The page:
Hi, was playing around with an idea after reading the thread about defining
#hash. My understanding was that #hash gives a unique identifier, and that
#eql? allows the hash to determine whether the two objects are equal in
terms of being the same hash key. So I wrote some code that should take an
equivalent instance, or a string for quick access. But it behaves in a way
that I completely don't understand. Hoping someone can help:


User = Struct.new :name, :age, :identifier do
  def hash
    name.hash
  end

  def eql?(other)
    puts "#{name} was asked if they were equal to #{other.inspect}"
    (other == name) || (other.name == name && other.age == age)
  end
end

josh = User.new 'Josh', 28, 'first Josh'
hash = {josh => josh}

hash[josh]                                # => #<struct User name="Josh",
age=28, identifier="first Josh">
hash[User.new 'Josh', 28, 'second Josh']  # => #<struct User name="Josh",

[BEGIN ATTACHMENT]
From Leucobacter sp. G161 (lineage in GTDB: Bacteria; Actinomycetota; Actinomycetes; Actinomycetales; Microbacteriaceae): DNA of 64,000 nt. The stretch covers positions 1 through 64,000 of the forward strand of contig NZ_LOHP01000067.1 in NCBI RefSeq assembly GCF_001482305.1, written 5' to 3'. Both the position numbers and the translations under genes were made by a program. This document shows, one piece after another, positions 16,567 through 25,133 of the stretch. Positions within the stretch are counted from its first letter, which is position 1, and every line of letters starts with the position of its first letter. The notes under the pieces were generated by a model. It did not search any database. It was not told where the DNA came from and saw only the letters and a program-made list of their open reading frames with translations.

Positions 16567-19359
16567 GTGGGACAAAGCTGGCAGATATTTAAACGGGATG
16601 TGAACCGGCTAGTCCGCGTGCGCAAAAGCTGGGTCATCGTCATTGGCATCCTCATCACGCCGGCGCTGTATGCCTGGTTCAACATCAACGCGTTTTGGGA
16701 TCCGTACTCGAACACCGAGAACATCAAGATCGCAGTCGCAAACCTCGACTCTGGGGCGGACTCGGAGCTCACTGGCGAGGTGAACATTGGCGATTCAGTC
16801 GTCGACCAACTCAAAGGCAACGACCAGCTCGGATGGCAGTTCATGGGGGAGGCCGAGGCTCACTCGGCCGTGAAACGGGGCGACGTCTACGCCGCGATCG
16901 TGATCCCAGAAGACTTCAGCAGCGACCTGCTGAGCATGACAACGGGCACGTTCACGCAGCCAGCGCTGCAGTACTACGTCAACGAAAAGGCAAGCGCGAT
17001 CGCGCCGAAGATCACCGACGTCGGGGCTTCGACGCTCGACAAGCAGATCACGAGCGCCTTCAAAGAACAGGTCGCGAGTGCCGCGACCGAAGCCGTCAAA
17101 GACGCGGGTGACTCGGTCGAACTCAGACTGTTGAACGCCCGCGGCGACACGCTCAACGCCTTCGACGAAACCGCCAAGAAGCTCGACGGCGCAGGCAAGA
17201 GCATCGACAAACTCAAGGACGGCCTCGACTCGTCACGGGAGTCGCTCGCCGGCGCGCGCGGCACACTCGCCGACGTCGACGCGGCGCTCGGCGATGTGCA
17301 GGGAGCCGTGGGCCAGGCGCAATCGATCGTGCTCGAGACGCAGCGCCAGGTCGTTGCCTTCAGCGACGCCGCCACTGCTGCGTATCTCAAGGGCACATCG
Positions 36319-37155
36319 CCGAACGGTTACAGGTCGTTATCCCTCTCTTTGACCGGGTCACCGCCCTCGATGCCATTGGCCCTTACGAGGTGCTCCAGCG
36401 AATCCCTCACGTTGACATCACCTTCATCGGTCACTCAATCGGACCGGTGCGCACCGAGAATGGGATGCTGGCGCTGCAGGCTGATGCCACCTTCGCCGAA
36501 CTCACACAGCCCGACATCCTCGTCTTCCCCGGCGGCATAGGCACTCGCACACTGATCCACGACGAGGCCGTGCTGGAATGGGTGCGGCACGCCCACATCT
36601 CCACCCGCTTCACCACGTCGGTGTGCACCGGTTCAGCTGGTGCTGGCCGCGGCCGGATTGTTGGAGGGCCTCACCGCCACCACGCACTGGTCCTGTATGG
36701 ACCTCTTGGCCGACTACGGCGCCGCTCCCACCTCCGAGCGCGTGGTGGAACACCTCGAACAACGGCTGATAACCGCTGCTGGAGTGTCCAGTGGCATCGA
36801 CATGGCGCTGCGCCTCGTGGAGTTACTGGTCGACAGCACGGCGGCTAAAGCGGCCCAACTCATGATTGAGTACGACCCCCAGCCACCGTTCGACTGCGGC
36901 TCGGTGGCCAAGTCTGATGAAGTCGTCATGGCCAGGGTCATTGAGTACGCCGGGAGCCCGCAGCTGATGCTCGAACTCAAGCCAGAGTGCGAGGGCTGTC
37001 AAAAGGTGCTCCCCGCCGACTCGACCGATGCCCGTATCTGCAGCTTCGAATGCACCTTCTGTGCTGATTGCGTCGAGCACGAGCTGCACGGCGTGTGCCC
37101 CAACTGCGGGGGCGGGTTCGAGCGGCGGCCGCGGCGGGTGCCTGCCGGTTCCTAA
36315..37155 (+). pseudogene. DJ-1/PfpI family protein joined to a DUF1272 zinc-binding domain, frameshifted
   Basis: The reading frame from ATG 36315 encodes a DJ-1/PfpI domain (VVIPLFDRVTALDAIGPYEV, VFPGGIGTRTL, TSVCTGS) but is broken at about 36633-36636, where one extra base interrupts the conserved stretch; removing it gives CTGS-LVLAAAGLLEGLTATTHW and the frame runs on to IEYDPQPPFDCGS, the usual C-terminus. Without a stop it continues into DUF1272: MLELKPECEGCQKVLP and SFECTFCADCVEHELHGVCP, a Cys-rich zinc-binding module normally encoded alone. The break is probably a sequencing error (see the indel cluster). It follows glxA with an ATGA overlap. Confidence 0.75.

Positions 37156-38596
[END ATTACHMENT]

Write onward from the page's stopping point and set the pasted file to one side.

age=28, identifier="first Josh">
hash['Josh']                              # => nil

# >> Josh was asked if they were equal to #<struct User name="Josh",
age=28, identifier="first Josh">



So I would have expected all three to go through eql? Instead, we see that
only the case where the key was the same object goes through. However, it
identifies that the second Josh is the same key, without invoking User#eql?
How does it do this?

And why does the string "Josh" not find the instance?

This is all probably in my copy of the Pickaxe, but it's in Chicago and I'm
out of town :/